Friday, March 23, 2007
I like the java jive and it likes me.
Popi-Da had his first brain tumor removed when he was 47 years old. It's hard to comprehend the devastating ripples from that one drop of information into the pool of our life. He was my Father, he was also one of my best friends. 35 years ago a diagnosis of brain tumor was pretty much a death sentence. You don't have a lot of choices left to you when you hear those words. It reduces you to a secret, primal place where you grasp at anything to hold onto. Anything solid will do, even if it's the floor after you've sat down hard.
We all turned to him to lead us through this maze. Somehow an upspoken decision was made to use one of his greatest strengths to our advantage. His sense of humor kept him alive years beyond what the doctor's anticipated. In fact, he outlived several of them! More surgeries were to follow along with cobalt (radiation) treatments. It was like his entire body was in revolt against itself. He grew weird things on his skin. His gall bladder died and turned gangrenous. I think I butchered the spelling on that one. He lost a saliva gland and another one behind his knee. I wish we had kept a journal or something to guide us down memory lane.
Tumors, skin growths, weird changes internally aside what finally felled him was a surprise. He had a hole in his heart that had gone undetected his whole life. It announced itself by throwing clots into his brain and finally into his lungs. The journey down was slow and uneasy for everyone. But this isn't about the sorrow, it's about the joy.
After one fairly spectacular stroke he was placed in a rehabilitation center for recovery and retraining. Alice would stay with him during the day then leave in the evening to go to work. I would work days then drive 45 minutes to spend the evenings with him. Rehab centers end up being an extended family for those who stay more than a month. Most people who find themselves in one, do stay much more than a month. So I got to know everyone's name and followed their progress with their families. Success is hard fought here, milimeters at a time. There is rarely any kind of huge breakthrough with brain injury. Learning to raise a spoon to your mouth is cause for celebration.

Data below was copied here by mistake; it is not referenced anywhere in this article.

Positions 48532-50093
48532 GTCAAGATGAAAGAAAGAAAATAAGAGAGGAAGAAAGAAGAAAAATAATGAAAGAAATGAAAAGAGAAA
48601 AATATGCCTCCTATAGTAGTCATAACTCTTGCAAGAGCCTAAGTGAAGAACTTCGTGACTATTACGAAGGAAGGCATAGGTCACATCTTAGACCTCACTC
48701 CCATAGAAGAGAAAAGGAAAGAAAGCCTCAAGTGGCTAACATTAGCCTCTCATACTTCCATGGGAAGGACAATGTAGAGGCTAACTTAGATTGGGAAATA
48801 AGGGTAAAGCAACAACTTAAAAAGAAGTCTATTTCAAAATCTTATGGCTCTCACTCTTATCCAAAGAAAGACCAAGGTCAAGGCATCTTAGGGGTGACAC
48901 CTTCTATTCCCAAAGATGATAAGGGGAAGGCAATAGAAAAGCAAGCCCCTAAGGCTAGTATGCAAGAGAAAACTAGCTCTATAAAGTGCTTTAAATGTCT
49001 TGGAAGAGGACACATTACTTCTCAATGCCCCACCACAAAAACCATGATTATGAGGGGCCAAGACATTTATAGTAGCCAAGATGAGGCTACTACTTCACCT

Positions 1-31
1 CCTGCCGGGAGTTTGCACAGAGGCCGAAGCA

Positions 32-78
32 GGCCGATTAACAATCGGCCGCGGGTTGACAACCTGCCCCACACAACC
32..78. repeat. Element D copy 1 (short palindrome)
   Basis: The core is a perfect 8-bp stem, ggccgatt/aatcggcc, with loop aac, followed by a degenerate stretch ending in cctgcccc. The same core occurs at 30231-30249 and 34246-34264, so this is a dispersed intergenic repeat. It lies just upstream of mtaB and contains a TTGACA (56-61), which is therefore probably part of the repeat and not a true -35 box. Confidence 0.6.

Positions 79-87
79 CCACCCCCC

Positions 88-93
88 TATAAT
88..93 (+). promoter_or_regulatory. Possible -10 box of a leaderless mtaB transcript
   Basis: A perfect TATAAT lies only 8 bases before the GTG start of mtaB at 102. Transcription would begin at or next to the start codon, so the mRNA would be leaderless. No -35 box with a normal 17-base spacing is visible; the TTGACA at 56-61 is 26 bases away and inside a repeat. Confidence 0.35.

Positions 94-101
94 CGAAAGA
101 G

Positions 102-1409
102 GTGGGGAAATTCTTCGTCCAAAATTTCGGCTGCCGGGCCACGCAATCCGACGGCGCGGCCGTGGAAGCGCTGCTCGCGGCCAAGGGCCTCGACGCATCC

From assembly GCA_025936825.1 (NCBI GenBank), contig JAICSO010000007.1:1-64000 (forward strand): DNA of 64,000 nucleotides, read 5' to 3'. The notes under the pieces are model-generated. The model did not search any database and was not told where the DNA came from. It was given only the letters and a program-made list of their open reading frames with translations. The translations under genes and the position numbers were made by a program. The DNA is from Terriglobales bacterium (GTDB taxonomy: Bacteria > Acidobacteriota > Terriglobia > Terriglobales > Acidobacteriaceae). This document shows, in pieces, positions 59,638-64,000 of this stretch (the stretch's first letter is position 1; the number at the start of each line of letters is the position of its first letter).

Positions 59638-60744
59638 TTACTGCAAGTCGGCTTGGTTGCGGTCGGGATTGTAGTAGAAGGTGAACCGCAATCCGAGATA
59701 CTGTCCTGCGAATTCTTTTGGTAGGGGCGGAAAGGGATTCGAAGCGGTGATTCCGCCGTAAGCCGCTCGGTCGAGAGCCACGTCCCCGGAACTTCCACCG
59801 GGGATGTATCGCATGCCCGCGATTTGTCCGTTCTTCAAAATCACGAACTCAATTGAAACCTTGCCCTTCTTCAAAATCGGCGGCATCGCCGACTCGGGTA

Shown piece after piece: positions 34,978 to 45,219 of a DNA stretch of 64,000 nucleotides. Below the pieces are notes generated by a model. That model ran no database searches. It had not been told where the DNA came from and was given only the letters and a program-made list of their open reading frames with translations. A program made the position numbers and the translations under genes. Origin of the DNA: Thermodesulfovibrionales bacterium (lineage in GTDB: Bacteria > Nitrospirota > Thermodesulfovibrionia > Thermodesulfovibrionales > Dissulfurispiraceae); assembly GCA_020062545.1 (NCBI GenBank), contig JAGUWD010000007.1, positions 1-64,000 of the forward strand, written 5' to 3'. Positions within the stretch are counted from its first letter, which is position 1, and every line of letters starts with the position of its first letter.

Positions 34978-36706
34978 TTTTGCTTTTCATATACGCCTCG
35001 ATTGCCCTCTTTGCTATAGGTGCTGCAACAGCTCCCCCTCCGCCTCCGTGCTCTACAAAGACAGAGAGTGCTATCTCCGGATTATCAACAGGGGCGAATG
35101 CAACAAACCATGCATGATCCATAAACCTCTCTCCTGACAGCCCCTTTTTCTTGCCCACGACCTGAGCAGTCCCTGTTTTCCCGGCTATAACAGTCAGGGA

Because I was there every evening I quickly became a part of the normal meal time routine. I helped seat patients, tied on bibs, cut up meat, told rotten jokes, wiped up spills, I fed the ones who couldn't feed themselves and gently helped those who were trying to eat by themselves. Often times putting the same green bean on the fork over and over until it actually got into a mouth.
One evening I was met by an exhausted staff who had 2 new patients, one of which hooted the words "help me" every ten seconds. Dinner was late and the volunteer's didn't show up and would I mind making the coffee?
I told them I don't drink coffee and have no idea how to make it. The nurse said the instructions are inside the lid of the coffee can and to use the biggest coffee pot they have. Well I can follow instructions so off I went to the dining room to make the coffee. The note inside the lid said to add 8 cups of coffee to the largest pot, filling it to the top line. Plug it in and wait for it to do it's thing.
It seemed a bit extreme to me and I had trouble fitting 8 cups of coffee into that little tray and filter but once it got wet it tamped down and I could get more in. Coffee made I went about setting the table's, Popi-Da helping me pull chairs around for those who could still walk. With the two of us working as a team, the place was looking good by the time the other patients started arriving.
I got them seated, collected their trays, opened butter packets, and what idiot sends milk in a cardboard carton to a brain damaged person who can't make his hands work? I poured the coffee and we all started eating. I noticed a few startled looks from the folks, but thought it might be in response to my new Hawaiian shirt with the hula dancers I had worn for fun. Mrs Bass, a lovely lovely woman started foaming at the mouth a bit. That alarmed me as she is normally so serene and beautiful. looking around I saw all the coffee drinkers acting odd. Then it hit me, 8 cups couldn't be right. I went back to the coffee pot and checked under the lid and sure enough, it said 8 small cups of coffee.
Popi-Da tasted the evil brew and almost gagged on it. He fished around in the coffee can and brought out a perfect little scoop and pantomined scooping coffee with it. Lord help us all, I had dug through the cabinets until I found a one cup measure. I thought 8 small cups meant level, not heaping.
An injured brain can't always tell you what's wrong, nor can it accurately taste. A good deal of the 20 or so patients had faithfully drank enough to create havoc with their systems. I got a nurse and showed her what the problem is and she wasn't especially comforting about it. You'd have thought I did it on purpose by her reaction.
I was told the next day that the night shift was ready to hang, draw, and quarter me. The normally placid patients were up all night out in the halls, talking when possible, getting into stuff and creating chaos in their wake. The new patient had stopped hooting "help me" after drinking his cup so there was at least some salvation at hand. Needless to say it was the last time anyone asked me to make coffee. Can't say as I blame them.
Popi-Da slept through it. His roomie's wife was called in though as her hubby was hollering for her. I'm just like my Dad, I can sleep through just about anything. Sometimes that's a blessing.